It began like almost any other orchestra summer idyll, with Leonard Bernstein's Candide Overture.
And then, with the middle movement of a Mozart piano concerto, Tuesday night's Philadelphia Orchestra concert at the Mann Center suddenly took on rare auras of celebrity, politics, and the general idea that history of a sort was in the making.
The source of the extra-musical messaging was the soloist: Condoleezza Rice, former national security advisor, 66th U.S. secretary of state and public face of the Bush 43 administration. She took on the 10-minute "Romance" of Mozart's Piano Concerto No. 20 in D Minor, K. 466, like the competent amateur she is.
Rice got a nice, mostly polite reception, but after intermission, the star power intensified exponentially with the arrival of Aretha Franklin. Listeners roared, and she gave them what they came for – "Respect," "(You Make Me Feel Like) A Natural Woman," "Think," and more. "What a wonderful audience," she said.
A gala fund-raiser for the Mann's educational programs and clearly the Fairmount Park venue's main event of the summer, the concert has no obvious parallels. It was a first, and so far only, commingling for this pop music legend, former member of a presidential cabinet, and major symphony orchestra. Under-cover seating was sold out, and the lawn was thickly settled. Total attendance was near 10,000, a Mann official estimated.
The Philadelphia Orchestra has plenty of precedent ceding the guest-artist spotlight to personalities more famous for doing something else, among them Harpo Marx, Danny Kaye and, more recently, Alec Baldwin. Amateur Bavarian pianist Joseph Alois Ratzinger, now known as Pope Benedict XVI, is a friend of former Philadelphia Orchestra music director Wolfgang Sawallisch, though the relationship has yet to yield a performance with the Philadelphians.
Even Ignacy Jan Paderewski isn't an exact historical relation to Rice. He was first a professional pianist with a top-rank career, one of the greats, and then went on to become a diplomat, prime minister of Poland, and his country's signatory to the Treaty of Versailles.
Rice, of course, is experienced as a diplomat first, pianist second. She has parlayed her profile and connections into relationships with musicians and ensembles that otherwise would have been unavailable to her. She partnered with Yo-Yo Ma and the Muir String Quartet - big names - but Tuesday's performance marked her entry into the big-time orchestra league. Her only other moment on stage with an orchestra, she said, was a performance of this same concerto with the Denver Symphony, as a teenager.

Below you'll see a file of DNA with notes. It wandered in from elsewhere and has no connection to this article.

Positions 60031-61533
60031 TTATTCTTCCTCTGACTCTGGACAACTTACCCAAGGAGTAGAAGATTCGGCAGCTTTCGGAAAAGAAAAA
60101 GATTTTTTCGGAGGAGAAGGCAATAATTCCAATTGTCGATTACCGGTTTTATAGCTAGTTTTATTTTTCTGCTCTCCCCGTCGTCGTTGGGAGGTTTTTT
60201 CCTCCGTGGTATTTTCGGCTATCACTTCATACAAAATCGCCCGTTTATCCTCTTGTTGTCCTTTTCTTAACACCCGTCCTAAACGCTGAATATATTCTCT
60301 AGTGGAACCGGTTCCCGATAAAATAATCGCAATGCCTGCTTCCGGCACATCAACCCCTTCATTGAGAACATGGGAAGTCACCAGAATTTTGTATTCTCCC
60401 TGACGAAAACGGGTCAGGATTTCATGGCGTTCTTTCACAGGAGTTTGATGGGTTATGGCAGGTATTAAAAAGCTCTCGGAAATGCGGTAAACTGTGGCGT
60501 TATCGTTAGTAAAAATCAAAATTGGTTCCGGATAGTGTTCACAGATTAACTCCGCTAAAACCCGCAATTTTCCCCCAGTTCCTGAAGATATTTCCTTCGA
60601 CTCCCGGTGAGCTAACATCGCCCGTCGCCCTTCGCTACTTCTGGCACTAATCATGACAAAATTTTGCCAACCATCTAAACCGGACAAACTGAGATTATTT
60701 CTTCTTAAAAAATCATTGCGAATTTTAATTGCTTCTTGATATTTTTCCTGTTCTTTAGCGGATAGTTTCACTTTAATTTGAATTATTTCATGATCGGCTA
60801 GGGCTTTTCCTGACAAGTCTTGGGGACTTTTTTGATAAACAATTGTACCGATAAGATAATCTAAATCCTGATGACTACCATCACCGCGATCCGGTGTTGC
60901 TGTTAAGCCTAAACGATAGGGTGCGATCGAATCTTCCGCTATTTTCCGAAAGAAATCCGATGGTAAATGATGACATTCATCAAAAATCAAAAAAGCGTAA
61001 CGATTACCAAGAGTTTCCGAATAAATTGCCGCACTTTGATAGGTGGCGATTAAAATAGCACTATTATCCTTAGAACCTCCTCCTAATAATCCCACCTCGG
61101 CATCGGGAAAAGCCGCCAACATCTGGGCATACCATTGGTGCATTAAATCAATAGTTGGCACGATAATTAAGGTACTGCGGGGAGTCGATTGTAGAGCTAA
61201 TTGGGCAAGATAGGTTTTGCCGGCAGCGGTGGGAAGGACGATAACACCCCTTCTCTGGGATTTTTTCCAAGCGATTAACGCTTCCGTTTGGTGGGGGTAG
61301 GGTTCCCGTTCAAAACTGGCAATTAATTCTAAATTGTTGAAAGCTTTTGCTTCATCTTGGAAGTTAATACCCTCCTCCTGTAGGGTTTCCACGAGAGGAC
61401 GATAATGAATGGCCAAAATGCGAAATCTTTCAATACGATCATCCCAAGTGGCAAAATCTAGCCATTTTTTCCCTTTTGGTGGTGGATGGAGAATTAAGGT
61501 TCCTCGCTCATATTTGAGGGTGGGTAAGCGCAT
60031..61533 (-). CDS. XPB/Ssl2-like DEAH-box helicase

But it was the Queen of Soul's show, and she spent so much time sating the audience with Classic Aretha, plus spells at the keyboard, you had to wonder whether she had Rice tied up backstage. Rice did return for a collaboration – briefly, at the very end on "I Say a Little Prayer" and "My Country 'tis of Thee."
Sans Rice, Franklin intoned her inimitable, liberal take on Puccini's "Nessun Dorma," plus a piece that a Mann publicist confirmed as "Che faro senza Euridice" from Gluck's Orfeo ed Euridice.
Rice was a pretty player in spots of the Mozart, making conductor Rossen Milanov smile when she took time with the upbeats to a phrase. In the serene opening few minutes, her playing was studied and slightly stiff. She wasn't able to voice effectively in the stormier middle section so that the more important material could be heard. On the whole it wasn't an artistic statement as much as an exercise in survival, and, heard from that point of view, she achieved what she set out to do.
The audience, which greeted her initial appearance on stage with a partial standing ovation and a boo or two, granted her polite applause afterward.
Some in attendance viewed her presence as a dangerous omen - for the music industry.
"I hope this doesn't start an alarming trend of Bush administration officials going on tour," said Manan Trivedi, Democratic candidate for Congress in Pennsylvania's Sixth District. "We don't want Cheney on third tenor."
Trivedi, an Iraq War veteran, was one of many attendees inclined to quarrel with Rice's record in Washington. But the smattering of boos aside, most said the evening had little to do with politics.
"Look how many cars are in the lot," said Tracy Weatherly, 43, of North Philadelphia, noting the concert's charitable ties. "They're here for the music."
Any meaning, then, to the orange Barack Obama T-shirt Weatherly donned?
"Matched the sneakers," he said.